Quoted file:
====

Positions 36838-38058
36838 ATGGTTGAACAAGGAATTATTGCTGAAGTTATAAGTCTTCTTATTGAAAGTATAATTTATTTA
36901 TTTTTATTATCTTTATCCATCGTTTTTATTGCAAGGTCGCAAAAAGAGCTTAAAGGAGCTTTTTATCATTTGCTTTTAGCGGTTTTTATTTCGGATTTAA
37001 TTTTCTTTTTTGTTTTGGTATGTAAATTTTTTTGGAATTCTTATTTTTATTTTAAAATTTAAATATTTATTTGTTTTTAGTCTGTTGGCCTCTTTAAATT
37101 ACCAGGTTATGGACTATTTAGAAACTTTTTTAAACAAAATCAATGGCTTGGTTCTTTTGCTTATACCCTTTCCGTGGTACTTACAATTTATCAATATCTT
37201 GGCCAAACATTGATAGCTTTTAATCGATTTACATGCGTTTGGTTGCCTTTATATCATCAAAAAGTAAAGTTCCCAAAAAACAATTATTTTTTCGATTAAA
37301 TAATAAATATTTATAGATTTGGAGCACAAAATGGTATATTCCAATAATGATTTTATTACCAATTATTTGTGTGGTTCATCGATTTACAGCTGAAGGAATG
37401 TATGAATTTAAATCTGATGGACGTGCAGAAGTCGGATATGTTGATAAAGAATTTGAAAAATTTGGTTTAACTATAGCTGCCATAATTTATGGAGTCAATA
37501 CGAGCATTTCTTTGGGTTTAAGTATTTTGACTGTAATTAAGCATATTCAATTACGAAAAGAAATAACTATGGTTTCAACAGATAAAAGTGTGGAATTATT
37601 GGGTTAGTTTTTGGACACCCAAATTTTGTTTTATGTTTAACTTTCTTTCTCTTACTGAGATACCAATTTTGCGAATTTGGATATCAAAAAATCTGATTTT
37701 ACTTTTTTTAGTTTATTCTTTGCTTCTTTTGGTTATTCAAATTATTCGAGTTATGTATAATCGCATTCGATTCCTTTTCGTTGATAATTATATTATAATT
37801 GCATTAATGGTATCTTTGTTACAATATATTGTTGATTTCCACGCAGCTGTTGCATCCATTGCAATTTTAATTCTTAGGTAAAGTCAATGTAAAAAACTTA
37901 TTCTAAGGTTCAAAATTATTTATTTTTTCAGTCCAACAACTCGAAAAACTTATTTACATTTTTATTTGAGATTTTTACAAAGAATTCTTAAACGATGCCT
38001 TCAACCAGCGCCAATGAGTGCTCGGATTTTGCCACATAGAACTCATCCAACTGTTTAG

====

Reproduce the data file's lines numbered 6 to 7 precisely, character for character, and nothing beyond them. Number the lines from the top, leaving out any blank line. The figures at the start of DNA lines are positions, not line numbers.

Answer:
37201 GGCCAAACATTGATAGCTTTTAATCGATTTACATGCGTTTGGTTGCCTTTATATCATCAAAAAGTAAAGTTCCCAAAAAACAATTATTTTTTCGATTAAA
37301 TAATAAATATTTATAGATTTGGAGCACAAAATGGTATATTCCAATAATGATTTTATTACCAATTATTTGTGTGGTTCATCGATTTACAGCTGAAGGAATG